|Ottawa Citizen 2 January 1937|
GIRL IS KILLED WHEN STRUCK BY TRAIN HERE
Jean Hyde, 13, of Merivale Road, Victim of Accident Near Holland Avenue.
Returning home after spending New Year's afternoon at a theatre with a younger brother, Jean Hyde, 13-year-old daughter of Mr. and Mrs. Ernest Hyde, Merivale road. Carlington, was fatally injured when struck by the west bound CNR. Ottawa-Pembroke local, just west of Holland avenue subway, at 4.30 p.m. Friday.
Rolled along the track for a distance of 28 feet and then down the steep embankment on the north side for 30 feet more, the child was in a critical condition when picked up and died while being taken to Ottawa Civic Hospital.
Brother Jumps Aside.Jean was walking west on the track with her 10-year-old brother, Harris. The latter remarkably missed the fate of his sister by leaping aside just as the train srruck her. A protruding part of the engine glanced the heel of his boot, but he was not injured.
The brother later told The Journal the slory of the tragedy. which turned the Merivale road home from one of joy to sorrow, death claiming the eldest of a family of four children.
"We were walking along the track as I always do and watching boys playing on the ice near there." Harris said. "I heard the whistle just as the train hit her and I jumped, the train just tipping my heel. I fell down the side of the hill and when I got up I saw part of Jean's goloshes on the track. Then I ran home and told mother Jean was hurt," the boy said.
Harrris declared the surface between the tracks was icy and he didn't want to walk there choosing the north side insead. His sister, however, walked between the tracks.
The father of the child recalled that during the morning Jean had remarked: "Well I wonder what 1937 is going to bring me."
The train, carrying many people who were in Ottawa for the holiday, left Union Station at 4.20 p m. in charge of Engineer Edward Silverthorne, 55 Hazel street, and Conductor John McBain. Russell road, Ovcrbrook. The engineer told Constable James W. Moffat and Acting Detective Roy O'Neill he first noticed the children on the track when the train reached the subway, 150 feet from the scene of the accident.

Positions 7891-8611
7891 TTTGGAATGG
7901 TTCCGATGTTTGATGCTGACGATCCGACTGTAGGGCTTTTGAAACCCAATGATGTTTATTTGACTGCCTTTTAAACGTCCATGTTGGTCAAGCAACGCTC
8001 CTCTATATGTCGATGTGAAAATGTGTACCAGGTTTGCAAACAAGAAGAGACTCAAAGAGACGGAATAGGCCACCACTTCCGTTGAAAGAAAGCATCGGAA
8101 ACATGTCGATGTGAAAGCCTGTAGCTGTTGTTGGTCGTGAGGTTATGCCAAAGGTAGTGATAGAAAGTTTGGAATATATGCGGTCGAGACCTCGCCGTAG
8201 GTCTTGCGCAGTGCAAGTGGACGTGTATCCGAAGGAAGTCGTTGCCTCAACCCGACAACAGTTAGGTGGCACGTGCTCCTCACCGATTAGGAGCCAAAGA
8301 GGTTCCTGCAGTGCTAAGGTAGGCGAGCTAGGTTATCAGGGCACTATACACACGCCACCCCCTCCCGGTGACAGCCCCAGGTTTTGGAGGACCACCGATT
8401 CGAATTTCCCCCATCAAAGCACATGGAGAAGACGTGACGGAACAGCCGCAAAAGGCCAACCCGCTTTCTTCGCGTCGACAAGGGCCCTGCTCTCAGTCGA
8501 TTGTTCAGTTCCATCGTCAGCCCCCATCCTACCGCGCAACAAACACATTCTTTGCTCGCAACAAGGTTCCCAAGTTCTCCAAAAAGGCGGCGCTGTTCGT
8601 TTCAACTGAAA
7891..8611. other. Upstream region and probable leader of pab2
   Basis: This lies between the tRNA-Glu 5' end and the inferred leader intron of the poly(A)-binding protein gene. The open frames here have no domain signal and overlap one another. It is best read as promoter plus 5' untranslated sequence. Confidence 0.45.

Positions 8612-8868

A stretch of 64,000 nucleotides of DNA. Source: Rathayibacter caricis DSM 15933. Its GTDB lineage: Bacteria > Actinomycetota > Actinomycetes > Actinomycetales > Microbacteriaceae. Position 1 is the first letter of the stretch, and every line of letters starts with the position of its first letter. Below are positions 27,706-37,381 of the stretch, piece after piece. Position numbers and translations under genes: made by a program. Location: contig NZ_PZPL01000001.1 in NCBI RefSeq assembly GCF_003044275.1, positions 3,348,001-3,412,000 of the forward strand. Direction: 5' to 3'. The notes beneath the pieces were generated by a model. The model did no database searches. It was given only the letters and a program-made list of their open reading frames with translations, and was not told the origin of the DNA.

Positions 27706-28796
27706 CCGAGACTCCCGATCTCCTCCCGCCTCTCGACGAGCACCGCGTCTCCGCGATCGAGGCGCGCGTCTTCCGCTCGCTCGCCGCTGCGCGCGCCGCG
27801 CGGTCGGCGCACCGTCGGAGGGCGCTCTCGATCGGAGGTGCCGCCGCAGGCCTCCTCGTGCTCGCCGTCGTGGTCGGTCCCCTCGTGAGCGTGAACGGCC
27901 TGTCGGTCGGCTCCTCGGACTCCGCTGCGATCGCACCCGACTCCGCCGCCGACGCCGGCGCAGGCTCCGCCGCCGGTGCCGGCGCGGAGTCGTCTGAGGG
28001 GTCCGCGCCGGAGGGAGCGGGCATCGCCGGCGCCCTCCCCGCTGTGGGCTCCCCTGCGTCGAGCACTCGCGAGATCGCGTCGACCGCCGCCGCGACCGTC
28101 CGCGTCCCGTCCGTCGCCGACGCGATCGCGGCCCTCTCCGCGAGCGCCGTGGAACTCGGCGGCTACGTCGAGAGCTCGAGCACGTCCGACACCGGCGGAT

Put on Brakes.When he saw the children did not make any attempt to get off the right-of-way, he sounded the whistle and pulled on the emergency brakes., The train came to a stop 180 feet from the point where the girl was struck.
Dr. Edward Box, of 76 Iona street, who was walking across Fisher Park with his father and two children, told police he didn't see the train until it was nearly upon the children. He saw the boy jump, but apparently the girl did not have time to do likewise.
Dr. Box picked the child up as the train came to a stop and realised she was critically hurt, although there still was a trace of life. Her left foot was amputated while her right leg was broken and she suffered numerous injuries to her face, head and body.
An ambulance from A. E, Veitch and Son, 453 Parkdale avenue, was called and took the girl to Civic Hospital. She was dead on arrival there.
- - -
Ottawa Journal 8 January 1937
Ask Parents To Keep Children Off Tracks
Coroner's Jury Find Death of Jean Hyde Purely Accidental.
Recommendation that parents constantly caution their children not to walk on railway tracks was contained in a verdict.Thursday evening of a coroner's jury inquiring into the death of Jean Hyde, 13-year-old daughter of Mr. and Mrs. Ernest Hyde, Merivale Road. Carlington, who was killed when struck by a CNR. train, near Holland avenue subway, on New Year's Day.
The jury found death was accidental and there was no negligence on anyone's part The girl was walking west on the track with her ten-year-old brother, Harris Hyde, and the train proceeding in the same direction. The boy said he did not notice the train until it was just about upon them. He yelled to his sister and jumped, just getting off the track himself in time. He did not hear the train whistle or bell.
Dr. Edward Box and Robert Box, of 78 lona street, and Rupert Meldrum, 40 Java street, also said, they did not hear the whistle or bell, but Engineer Edward Silverthorne, of 55 Hazel street and Fireman J.L. Culhane, of 103 Springhurst, of the train crew, said the bell had been ringing steadily while the whistle was sounded for some time when the children were noticed on the track. The emergency brakes were applied about 75 feet from where the children were walking.
The fireman, who first noticed the children and had a good view of them, said they appeared to make a confused movement just before the accident.
Dr. Harry Dover, coroner, presided and witnesses were questioned by Acting Crown Attorney Raoul Mercier. Austin O'Connor, K.C, was present for the Hyde family, and Joseph F. Proulx, CNR. legal department, appeared for the company.
Mr. Proulx submitted a plan of the scene of the accident, while other witnesses were Dr. T.R. Little, who said death was due to multiple fractures, hemorrhage and shock; Constable James W. Moffatt, and Acting Detective Roy O'Neil, of city police; John McBain, conductor, of Russell road, Overbrook, Harold Hutt, baggageman, ot 138 Arlington avenue, and Norman J. Henderson, brakeman, 48 Clarey avenue, members of the train crew.